The method I used, which went well with the children, was to divide the lesson into 3 sections most of the time. One part would involve learning a new dance figure, such as siding or figure-8. In another part I would teach an entire new dance, often involving the new figure they had just learned the week before. And in the other portion, we'd do previously learned dances (mostly by request from the children).
Some of the girls had taken ballet lessons. This proved to be more of a problem than an advantage, as I had to put quite a bit of effort into preventing them from substituting ballet steps for folk & country dance steps.
In the beginning I had wanted to include the parents in the dancing, as a family atmosphere was fostered at the Resource Center. But it turned out the parents thought the dancing was too hard. One parent went so far as to question my teaching ability because she thought the dance instructions were too difficult --- in spite of the fact that none of her children had any trouble at all mastering the dances I taught!
On the last day of the Resource Center for the year, we had a small performance. I picked the dances which looked best, and we worked very hard on them to perfect them.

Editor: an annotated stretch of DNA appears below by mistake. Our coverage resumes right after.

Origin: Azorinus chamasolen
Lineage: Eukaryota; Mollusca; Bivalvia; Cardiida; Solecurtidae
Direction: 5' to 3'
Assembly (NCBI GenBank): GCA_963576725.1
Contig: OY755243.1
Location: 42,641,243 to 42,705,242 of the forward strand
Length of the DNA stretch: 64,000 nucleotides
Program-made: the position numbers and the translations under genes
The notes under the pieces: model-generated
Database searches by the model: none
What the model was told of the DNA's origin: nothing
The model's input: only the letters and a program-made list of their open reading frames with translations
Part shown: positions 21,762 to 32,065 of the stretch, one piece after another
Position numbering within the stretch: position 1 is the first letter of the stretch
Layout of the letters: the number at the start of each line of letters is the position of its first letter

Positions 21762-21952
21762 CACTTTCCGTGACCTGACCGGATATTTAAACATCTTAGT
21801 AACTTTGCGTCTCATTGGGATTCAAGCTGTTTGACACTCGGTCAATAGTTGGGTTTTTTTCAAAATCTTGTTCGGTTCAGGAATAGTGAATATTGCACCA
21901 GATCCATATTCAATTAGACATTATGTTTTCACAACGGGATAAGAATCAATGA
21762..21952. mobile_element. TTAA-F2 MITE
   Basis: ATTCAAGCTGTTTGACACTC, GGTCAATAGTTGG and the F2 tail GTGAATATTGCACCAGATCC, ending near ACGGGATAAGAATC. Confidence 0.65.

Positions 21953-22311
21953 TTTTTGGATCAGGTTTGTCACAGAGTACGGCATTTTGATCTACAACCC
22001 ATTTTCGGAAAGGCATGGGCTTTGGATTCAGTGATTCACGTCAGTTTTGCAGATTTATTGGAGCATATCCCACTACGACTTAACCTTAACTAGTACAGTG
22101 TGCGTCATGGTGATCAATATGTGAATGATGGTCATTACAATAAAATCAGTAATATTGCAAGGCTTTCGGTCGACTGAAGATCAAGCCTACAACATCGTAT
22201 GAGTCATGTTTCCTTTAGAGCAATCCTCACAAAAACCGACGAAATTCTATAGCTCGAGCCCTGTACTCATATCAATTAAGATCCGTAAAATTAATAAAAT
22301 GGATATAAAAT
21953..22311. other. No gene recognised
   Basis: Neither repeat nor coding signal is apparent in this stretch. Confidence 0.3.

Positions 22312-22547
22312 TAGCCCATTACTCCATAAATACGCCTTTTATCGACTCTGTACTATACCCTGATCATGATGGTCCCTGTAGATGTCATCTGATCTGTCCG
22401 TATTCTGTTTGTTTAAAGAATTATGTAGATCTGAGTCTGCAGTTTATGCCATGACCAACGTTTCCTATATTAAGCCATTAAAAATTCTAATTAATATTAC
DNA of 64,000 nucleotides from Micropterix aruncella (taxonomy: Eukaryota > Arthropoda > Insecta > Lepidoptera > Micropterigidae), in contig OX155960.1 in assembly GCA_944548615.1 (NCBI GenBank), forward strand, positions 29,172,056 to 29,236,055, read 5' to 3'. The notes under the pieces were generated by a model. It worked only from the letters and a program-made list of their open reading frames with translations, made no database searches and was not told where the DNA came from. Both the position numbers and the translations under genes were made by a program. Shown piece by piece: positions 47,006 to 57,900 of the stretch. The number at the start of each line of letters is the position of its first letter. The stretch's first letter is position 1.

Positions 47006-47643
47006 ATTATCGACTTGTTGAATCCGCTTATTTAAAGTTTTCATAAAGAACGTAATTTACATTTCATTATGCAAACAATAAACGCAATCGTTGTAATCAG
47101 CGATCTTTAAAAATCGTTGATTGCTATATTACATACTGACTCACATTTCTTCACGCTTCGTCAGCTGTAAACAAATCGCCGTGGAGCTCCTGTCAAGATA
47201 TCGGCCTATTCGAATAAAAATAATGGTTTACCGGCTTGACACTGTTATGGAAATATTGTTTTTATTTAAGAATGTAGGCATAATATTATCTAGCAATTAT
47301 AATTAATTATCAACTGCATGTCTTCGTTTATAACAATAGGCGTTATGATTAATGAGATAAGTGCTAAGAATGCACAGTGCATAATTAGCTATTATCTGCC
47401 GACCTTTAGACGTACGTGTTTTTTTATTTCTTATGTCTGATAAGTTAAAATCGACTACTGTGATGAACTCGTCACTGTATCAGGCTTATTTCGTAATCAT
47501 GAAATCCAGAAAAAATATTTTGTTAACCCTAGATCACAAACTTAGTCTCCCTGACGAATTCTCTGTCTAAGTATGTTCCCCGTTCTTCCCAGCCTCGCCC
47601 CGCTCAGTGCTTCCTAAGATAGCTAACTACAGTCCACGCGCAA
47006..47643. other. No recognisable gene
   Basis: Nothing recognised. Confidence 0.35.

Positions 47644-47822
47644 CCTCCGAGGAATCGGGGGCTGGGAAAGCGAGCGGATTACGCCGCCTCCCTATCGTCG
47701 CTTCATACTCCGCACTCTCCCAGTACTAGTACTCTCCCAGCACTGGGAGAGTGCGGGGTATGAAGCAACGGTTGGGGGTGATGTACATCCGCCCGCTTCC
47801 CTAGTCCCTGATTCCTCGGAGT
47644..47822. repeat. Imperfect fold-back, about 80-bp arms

Some of the children were, naturally, worried about messing up. I advised them that if that should happen, the one thing they have to do is keep on going as though nothing had gone wrong, and nobody in the audience will know that they made a mistake. I told them the story of a terrible dance instructor I had seen once at an Irish dance performance at a mall. Even to me, the young dancers appeared very good. But after the dance, the teacher announced how good it was that, even when the girls made mistakes, they kept right on dancing without stopping. If she hadn't said that, nobody would ever have known they had made any mistakes! I assured the children that I would never say anything so stupid. If they made mistakes, nobody would ever know. But as it turned out, everybody remembered every figure perfectly, without even needing any cuing from me. The audience was most impressed that the children could remember so much.
There were children of the same age in the audience. One of the boys, a 10-year-old, objected to performing in front of other boys, afraid they would make fun of him. But it turned out that the children in the audience were as impressed by their performance as the adults were.
The biggest discovery I found in the course of the year was, in general, how much more quickly and easily children are able to learn even the most complex folk and country dances than adults are. It is good for children to be learning these dances, so they can be preserved and so country dancing doesn't become increasingly plain and frivolous over time. And it shows that dances should never be simplified for children! If anybody needs dances to be simplified for them, it's adults. Children can handle the complex and challenging dances.
The Resource Center puts out its own newsletter nearly every month during the school year. Sometimes, children would describe in their own words how to do dances we've learned. Here are two of their descriptions:
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